Telling it Like it Is on Medicare
Medicare has become the pivotal political issue in Washington, not just in the deficit debate, but in the Republican 2012 election as well. GOP primary candidate Newt Gingrich has spent his week furiously backpedalling from his observation on Meet the Press last weekend that Paul Ryan’s Medicare plan amounts to “right wing social engineering.” The incident shows that a willingness to gut Medicare has become the price of acceptance into the Republican Party.
Finally, however, Democrats look to be stepping up to the plate to match Republicans’ fury to gut Medicare with an equal fury to save it, a position likely to have far more sway with the 84 percent of voters who oppose changes to the program. This afternoon, Nancy Pelosi drew the line in the sand the left has been clamoring for, promising “no benefit cuts.” Democrats have also enlisted Health and Human Services Secretary Kathleen Sebelius to spread the message on Capitol Hill today that proposals within Ryan’s plan will cut the benefits of current seniors, despite the fact that full Medicare privatization only begins in 2022. For instance, by undoing the prescription doughnut hole benefits of the Affordable Care Act, the plan would leave seniors to cover a huge tab on their medication. For the 150,000 seniors in Rhode Island, this would amount to an additional $9.5 million annually.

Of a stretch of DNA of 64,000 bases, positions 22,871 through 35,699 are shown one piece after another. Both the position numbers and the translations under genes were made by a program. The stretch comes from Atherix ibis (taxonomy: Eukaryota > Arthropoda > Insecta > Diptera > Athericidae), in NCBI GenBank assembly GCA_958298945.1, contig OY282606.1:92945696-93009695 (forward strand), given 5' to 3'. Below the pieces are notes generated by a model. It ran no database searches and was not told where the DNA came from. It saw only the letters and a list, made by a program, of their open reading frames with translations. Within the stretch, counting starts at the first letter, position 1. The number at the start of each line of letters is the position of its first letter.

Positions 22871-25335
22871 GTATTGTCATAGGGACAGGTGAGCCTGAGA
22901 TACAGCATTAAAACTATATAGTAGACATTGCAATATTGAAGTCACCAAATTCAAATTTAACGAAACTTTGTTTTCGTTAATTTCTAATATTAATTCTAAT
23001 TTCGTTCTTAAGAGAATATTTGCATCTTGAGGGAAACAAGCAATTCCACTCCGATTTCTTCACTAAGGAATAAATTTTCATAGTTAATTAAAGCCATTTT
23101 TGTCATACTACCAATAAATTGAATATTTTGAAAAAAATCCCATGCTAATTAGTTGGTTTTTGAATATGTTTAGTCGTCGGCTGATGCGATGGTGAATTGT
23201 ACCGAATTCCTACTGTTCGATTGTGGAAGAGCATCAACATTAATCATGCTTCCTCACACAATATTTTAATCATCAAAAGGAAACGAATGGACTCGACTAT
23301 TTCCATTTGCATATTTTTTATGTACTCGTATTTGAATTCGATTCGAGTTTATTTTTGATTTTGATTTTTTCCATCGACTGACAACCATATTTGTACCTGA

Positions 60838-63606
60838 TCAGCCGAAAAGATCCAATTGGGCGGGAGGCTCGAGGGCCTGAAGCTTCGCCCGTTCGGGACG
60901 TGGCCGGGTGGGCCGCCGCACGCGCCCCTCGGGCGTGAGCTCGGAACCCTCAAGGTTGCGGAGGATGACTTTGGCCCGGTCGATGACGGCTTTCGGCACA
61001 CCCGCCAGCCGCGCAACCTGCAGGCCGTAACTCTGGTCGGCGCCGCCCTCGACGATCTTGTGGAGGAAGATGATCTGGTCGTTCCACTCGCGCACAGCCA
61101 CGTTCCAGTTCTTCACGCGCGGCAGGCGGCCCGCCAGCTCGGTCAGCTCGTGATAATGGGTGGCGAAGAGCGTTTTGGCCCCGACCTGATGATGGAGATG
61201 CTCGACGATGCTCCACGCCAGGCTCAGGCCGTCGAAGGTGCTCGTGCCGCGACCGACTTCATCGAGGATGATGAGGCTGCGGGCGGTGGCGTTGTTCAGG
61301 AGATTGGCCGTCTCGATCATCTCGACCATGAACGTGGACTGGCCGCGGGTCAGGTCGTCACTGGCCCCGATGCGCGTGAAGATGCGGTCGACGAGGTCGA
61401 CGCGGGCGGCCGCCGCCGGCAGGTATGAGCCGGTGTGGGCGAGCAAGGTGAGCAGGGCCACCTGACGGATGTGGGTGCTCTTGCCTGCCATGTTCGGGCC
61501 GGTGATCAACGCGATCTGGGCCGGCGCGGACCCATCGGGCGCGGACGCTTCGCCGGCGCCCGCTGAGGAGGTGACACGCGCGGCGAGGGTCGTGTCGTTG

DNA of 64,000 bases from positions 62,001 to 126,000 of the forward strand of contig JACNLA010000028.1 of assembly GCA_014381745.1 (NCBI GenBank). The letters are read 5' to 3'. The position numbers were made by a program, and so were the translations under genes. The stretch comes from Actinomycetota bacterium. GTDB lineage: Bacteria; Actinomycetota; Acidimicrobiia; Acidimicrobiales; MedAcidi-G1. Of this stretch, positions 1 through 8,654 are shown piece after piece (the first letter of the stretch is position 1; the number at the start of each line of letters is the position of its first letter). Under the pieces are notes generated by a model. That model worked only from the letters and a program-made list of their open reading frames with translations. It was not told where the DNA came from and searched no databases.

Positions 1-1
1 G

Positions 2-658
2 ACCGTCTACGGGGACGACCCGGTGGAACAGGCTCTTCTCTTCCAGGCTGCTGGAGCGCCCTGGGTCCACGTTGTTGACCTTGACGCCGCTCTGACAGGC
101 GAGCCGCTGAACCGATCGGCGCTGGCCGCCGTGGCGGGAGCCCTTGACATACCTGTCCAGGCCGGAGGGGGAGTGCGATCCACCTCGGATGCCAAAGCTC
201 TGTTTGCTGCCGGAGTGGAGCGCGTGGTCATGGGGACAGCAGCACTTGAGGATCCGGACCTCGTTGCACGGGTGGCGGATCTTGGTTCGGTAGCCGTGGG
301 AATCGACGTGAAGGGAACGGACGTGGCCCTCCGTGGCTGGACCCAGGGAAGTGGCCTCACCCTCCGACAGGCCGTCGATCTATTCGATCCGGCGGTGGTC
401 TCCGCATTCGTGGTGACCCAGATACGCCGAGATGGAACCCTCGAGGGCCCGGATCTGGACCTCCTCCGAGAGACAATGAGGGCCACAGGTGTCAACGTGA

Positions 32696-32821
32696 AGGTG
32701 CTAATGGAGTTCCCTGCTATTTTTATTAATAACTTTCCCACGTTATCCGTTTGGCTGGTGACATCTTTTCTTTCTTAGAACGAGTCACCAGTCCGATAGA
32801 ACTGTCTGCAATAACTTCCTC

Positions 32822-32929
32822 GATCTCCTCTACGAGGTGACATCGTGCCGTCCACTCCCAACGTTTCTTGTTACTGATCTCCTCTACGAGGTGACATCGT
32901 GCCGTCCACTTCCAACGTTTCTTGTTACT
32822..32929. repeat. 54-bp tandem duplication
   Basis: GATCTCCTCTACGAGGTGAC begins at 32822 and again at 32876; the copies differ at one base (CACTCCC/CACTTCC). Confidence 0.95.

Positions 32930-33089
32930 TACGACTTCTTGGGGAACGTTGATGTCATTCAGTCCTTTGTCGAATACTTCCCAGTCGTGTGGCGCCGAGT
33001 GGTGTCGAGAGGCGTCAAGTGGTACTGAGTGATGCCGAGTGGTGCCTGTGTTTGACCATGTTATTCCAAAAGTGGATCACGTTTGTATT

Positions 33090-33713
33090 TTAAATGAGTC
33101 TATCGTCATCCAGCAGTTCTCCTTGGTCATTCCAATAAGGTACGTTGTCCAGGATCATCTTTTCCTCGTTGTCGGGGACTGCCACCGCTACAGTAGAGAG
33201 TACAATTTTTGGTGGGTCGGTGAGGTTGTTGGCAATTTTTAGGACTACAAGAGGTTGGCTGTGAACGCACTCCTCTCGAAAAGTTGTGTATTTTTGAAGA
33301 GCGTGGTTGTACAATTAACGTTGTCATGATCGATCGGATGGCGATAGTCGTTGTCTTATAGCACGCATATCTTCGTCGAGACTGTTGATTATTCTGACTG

Democrats are also circulating disturbing projections from the Center for Economic and Policy Research that projects an adult currently between the ages of 45 and 55 will have to pay $182,000 extra for health insurance under Ryan’s plan, despite having paid into Medicare for a half decade or more. This extra burden won’t just stretch budgets. $180,000 is more than a minimum wage earner would make in five years, let alone save. It shows once and for all that the Ryan plan doesn’t save Medicare, it ends it, and it doesn’t help the seniors of today or the next generation.
Unexpected Tax Revenues Lead to Unexpected Tax Cuts
As Jamelle described yesterday at The American Prospect, California just cut its deficit in half, not through dramatic spending cuts but through an unexpected tax windfall, the result of improved economic growth in the state. It’s not unique in experiencing this – Michigan and New Jersey also reported higher-than-expected tax revenues this week. Jamelle rightly says that these windfalls show that the state and federal deficits aren’t the result of rampant government spending in the last two years but were instead generated by lower revenue from flagging tax receipts in the recession (along with the Bush tax cuts and two ongoing unfunded wars).